1
$\begingroup$

I have an algorithm that I think its complexity is O(n^2). However, our teacher insists that the algorithm takes O(n) time. How can it be? Here is the pseudo-code of the algorithm:

// A is the input array.
// |A| is the size of the input array.
i = 1
j = 1
m = 0
c = 0
while i < |A| {
    if A[i] == A[j] 
        c = c + 1
    j = j + 1

    if j > |A|
        if c > m
            m = c
        c = 0
        i = i + 1
        j = i
}
return m
$\endgroup$
  • 2
    $\begingroup$ Does your teacher claim this particular algorithm is O(n) (I agree with you that it is O(n^2), not O(n)), or that the problem can be solved in O(n) (if so, please clarify what problem exactly you are trying to solve). $\endgroup$ – user53923 Mar 29 '17 at 9:25
  • $\begingroup$ @user53923 He claims that this algorithm is O(n). I don't get it too. He is a little bit novice I think because he has a lot of mistakes when teaching stuff. $\endgroup$ – Bora Mar 29 '17 at 9:34
  • $\begingroup$ (Unless I misread something) the algorithm loops through all combinations of $i$ and $j$ with $i \leq j$ (and $i$ and $j$ between $1$ and $|A|$), resulting in $O(n^2)$ $\endgroup$ – user53923 Mar 29 '17 at 10:29
  • $\begingroup$ @hopingGI_in_P Please look at the comment of user53923. Because my solution is the same. $\endgroup$ – Bora Mar 29 '17 at 10:52
  • 2
    $\begingroup$ What, exactly is it that you want the algorithm to do? Because right now, it doesn't do what you claim it does. For one: where's the second input? What you claim it does can indeed be done in O(n), and is much simpler than this algorithm. $\endgroup$ – Jörg W Mittag Mar 30 '17 at 13:15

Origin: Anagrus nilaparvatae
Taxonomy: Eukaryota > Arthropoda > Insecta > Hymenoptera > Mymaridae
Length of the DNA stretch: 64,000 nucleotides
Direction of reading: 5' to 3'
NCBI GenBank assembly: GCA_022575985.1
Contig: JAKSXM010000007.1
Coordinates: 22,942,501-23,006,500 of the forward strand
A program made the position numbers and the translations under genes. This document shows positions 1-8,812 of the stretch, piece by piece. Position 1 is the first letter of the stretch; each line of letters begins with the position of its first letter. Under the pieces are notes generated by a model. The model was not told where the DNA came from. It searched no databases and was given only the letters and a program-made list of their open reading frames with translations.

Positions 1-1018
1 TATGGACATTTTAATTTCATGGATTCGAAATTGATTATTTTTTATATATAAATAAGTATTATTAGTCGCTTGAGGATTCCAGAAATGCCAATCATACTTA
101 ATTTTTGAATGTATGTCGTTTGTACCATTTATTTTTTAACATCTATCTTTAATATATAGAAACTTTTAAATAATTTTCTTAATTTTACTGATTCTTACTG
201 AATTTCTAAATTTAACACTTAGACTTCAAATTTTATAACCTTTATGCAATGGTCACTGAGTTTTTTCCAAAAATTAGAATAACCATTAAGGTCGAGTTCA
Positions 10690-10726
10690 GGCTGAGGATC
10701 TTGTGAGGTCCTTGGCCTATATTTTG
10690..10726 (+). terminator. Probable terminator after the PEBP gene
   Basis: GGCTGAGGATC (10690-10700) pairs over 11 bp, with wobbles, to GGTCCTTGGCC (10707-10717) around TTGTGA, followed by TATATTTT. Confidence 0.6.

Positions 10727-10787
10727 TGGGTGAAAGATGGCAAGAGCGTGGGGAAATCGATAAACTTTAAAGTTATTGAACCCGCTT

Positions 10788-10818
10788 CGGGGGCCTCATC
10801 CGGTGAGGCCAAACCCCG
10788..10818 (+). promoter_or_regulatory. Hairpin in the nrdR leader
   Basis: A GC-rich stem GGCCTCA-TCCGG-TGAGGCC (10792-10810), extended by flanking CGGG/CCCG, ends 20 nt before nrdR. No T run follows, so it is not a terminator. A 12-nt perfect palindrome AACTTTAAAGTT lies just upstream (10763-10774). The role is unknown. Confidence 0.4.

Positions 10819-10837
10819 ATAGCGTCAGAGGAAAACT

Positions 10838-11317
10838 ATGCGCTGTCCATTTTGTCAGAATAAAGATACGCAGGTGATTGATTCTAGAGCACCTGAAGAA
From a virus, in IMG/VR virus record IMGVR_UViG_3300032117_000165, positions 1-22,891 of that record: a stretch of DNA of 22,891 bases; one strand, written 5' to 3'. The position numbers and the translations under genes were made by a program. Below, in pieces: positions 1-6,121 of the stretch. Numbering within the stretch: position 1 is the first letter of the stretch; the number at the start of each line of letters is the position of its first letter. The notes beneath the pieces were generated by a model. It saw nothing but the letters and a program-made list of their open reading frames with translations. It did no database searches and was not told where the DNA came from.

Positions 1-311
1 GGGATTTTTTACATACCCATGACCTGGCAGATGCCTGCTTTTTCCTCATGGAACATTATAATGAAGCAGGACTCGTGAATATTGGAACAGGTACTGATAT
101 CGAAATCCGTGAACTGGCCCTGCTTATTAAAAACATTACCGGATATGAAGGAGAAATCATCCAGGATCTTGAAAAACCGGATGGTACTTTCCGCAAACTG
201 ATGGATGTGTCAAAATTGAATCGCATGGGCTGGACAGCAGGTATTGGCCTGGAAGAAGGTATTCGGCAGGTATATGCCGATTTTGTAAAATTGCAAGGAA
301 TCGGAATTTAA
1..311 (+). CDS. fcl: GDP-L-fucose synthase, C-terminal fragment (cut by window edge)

1
$\begingroup$

If we retain only the references to i and j, the code reduces to

i = 1
j = 1
while i < |A| 
    j = j + 1
    if j > |A|
        i = i + 1
        j = i

This is equivalent to

for i in [1 |A|]
    for j in [i |A|]

... which is gone through about ${|A|^2 \over 2}$ times. So it is $\Theta(n^2)$: both $O(n^2)$ and $\Omega(n^2)$.

The algorithm appears to be looking for the maximum number of replicates in the array. There are faster ways to do so. A good hash map has (average) constant time access/update. So you can count how many of each thing are in the array in $\Theta(n)$ time. You can then find the maximum in $\Theta(n)$ time too.

So the problem admits a $\Theta(n)$ solution, but what you have been offered isn't it.

$\endgroup$
  • $\begingroup$ You'll need to show an $\Omega(n^2)$ bound as well. $\endgroup$ – Raphael Apr 29 '17 at 8:20
  • $\begingroup$ @Raphael I've shown $\Omega$ as much as $O$, but I need to state it. Quite right. Thank you. I slipped into the false habit of using $O$ to express of the order of. $\endgroup$ – Thumbnail Apr 29 '17 at 17:00
0
$\begingroup$

Here's the heading of your question :

Complexity of the algorithm to find occurences of a given number in a given array

Your algorithm finds multiple occurrences of all elements of the given array within itself which takes $O(n^2)$ time because $n$ elements are to be compared and each element needs $n-1$ comparisons.

But finding the multiple occurrences of a given number in an array will take only $O(n)$ time as we will have to compare only $1$ given number with $n$ elements of the given array i.e. $n$ times.

I guess you are talking about the complexity of your algorithm(which does more work than needed) but the teacher is telling you about the complexity of going through the array and comparing each number in the array with the given number.

$\endgroup$

Your Answer

By clicking “Post Your Answer”, you agree to our terms of service, privacy policy and cookie policy

Not the answer you're looking for? Browse other questions tagged or ask your own question.